It's Not Just Safe - It's 40% Safe

Added on May 29, 2015

Patient Safety

Futurama is an animated sitcom on Comedy Central. Bender is the robot character (see inset right). In another one of Bender’s wild schemes, he has his team attached to headsets and electric current. The team responds “Are you sure this is safe?” And Bender replies “It’s not just safe – it’s 40% safe.”

I learned of this scene from my fourteen-year-old son, Jack. Here is a link to view the scene:

We laugh because 40% safe is not safe at all. And in this comedy – there is a serious safety lesson. Safety margins are not well known or sometimes even knowable in patient safety. The difference between 99.9% safe and 99.0% safe – or even 95% safe - is not well understood. That is why we have an unfortunate tendency to sometimes borrow from safety to make time or cost or satisfaction work in the moment.

James Reason – in his book, Managing the Risks of Organizational Accidents – concluded that we are not very good odds-makers. We don’t know the difference between a harm probability of one in 1,000 and a harm probability of one in 10,000. Reason states “Accidents do not occur because people gamble and lose, they occur because people do not believe that the accident that is about to occur is at all possible.”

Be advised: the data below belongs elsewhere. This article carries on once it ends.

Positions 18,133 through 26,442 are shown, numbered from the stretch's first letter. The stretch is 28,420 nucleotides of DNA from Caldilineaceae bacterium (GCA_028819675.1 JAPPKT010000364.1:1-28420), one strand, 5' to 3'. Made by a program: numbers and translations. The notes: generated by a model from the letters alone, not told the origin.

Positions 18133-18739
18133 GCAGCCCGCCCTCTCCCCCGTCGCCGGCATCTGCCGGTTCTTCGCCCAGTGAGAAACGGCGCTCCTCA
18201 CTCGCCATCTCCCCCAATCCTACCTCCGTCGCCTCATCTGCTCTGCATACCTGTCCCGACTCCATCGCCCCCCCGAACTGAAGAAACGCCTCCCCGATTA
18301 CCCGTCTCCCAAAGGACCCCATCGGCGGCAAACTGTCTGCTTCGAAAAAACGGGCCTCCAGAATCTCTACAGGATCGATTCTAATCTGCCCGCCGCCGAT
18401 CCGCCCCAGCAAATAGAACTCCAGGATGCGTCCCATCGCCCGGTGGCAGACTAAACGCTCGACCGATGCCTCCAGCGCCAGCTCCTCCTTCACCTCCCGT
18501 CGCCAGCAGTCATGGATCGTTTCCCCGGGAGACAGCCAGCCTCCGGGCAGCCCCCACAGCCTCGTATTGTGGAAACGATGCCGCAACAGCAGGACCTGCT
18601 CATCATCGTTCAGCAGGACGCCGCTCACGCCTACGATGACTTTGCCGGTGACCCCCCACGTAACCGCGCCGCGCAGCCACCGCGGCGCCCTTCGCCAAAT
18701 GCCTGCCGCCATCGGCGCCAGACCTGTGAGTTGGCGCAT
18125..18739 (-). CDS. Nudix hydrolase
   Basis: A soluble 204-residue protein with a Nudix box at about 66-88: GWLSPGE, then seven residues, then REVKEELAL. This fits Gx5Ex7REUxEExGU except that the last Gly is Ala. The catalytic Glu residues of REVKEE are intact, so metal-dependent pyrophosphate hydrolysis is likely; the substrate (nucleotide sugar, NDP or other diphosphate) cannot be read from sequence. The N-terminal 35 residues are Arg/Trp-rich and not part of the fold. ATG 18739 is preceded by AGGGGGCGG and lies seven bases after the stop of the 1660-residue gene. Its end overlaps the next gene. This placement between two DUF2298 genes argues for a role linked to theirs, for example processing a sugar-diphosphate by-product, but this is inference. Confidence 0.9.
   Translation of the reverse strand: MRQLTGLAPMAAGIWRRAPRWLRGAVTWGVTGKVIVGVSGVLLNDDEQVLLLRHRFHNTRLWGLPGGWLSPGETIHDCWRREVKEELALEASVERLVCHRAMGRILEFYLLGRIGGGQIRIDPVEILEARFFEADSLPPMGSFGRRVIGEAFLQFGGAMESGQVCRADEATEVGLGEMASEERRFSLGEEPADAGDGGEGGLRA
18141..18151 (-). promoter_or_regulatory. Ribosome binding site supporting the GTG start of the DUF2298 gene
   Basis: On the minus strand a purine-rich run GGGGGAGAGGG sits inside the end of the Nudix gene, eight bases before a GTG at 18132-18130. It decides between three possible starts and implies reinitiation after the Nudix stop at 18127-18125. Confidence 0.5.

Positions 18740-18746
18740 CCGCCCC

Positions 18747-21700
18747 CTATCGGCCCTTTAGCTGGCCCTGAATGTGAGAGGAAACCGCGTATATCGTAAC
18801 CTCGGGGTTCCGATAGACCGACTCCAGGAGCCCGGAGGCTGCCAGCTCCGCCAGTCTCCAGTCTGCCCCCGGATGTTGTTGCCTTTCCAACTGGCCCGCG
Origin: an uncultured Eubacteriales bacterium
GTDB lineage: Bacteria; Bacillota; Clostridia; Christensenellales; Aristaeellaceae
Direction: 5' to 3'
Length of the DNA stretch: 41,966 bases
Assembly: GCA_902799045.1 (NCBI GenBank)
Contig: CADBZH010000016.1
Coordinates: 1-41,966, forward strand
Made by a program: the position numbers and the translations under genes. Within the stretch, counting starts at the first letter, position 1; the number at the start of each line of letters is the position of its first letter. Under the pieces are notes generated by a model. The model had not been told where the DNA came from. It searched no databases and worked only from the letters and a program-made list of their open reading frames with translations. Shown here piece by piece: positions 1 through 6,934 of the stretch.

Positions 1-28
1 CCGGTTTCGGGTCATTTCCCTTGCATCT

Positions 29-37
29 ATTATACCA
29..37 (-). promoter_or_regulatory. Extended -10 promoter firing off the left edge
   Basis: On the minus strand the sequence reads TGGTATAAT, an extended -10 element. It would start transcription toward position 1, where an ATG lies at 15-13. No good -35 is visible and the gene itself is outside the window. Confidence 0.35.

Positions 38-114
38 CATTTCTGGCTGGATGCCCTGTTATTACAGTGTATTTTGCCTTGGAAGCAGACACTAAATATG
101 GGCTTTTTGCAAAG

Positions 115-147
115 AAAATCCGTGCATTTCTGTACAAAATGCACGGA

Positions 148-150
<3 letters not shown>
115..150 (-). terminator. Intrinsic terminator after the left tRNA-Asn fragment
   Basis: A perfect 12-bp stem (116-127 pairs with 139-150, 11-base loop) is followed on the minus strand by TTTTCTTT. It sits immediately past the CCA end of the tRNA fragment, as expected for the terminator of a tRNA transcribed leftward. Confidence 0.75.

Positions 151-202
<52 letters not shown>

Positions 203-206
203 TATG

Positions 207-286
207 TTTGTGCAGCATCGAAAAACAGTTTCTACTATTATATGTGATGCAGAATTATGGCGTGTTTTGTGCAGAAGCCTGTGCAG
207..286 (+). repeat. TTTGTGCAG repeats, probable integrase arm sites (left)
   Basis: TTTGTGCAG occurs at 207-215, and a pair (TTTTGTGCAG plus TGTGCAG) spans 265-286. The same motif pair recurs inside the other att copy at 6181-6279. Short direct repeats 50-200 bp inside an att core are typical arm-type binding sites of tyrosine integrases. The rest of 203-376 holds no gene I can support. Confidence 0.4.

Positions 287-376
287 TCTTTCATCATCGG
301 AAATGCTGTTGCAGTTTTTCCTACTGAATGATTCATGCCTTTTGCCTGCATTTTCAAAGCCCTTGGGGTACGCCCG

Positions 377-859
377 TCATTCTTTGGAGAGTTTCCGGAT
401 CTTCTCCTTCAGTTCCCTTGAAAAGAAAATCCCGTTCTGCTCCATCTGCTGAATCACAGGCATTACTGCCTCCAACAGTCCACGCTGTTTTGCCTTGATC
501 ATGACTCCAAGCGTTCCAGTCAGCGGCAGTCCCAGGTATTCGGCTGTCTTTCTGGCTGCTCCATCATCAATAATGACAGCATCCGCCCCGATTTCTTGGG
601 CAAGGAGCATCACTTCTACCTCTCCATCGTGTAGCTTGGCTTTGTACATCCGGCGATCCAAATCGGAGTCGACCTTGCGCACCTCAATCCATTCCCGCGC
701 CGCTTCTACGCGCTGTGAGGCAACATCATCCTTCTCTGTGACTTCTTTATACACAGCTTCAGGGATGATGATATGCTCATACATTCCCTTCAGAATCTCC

We are not Las Vegas odds-makers. We do not think it is possible. It will not happen to us. It cannot happen here.

Questions to Consider:

  • 1. Not all harm comes from short-cuts, but short-cuts can cause harm. In our work, what short-cuts are sometimes taken without us knowing the change in harm probability? What makes us think that these short-cuts are safe?
  • 2. What makes the difference in our safety thinking when we realize that a short-cut is unsafe? Is the difference realizing that the probability of harm is too high? More likely – it is the experience of an actual harm event near to us, where somebody important to us was harmed. That harm event may be recent or long ago and etched into memory.
  • 3. How can we learn from each other? Instead of everyone learning the hard way, how can we learn from each other’s actual harm events? This learning would need to be more than intellectual – it would need to change our belief that it really can happen here.  
    If we could learn this way, there would be fewer patients harmed, fewer of us injured, and less Bender-like thinking.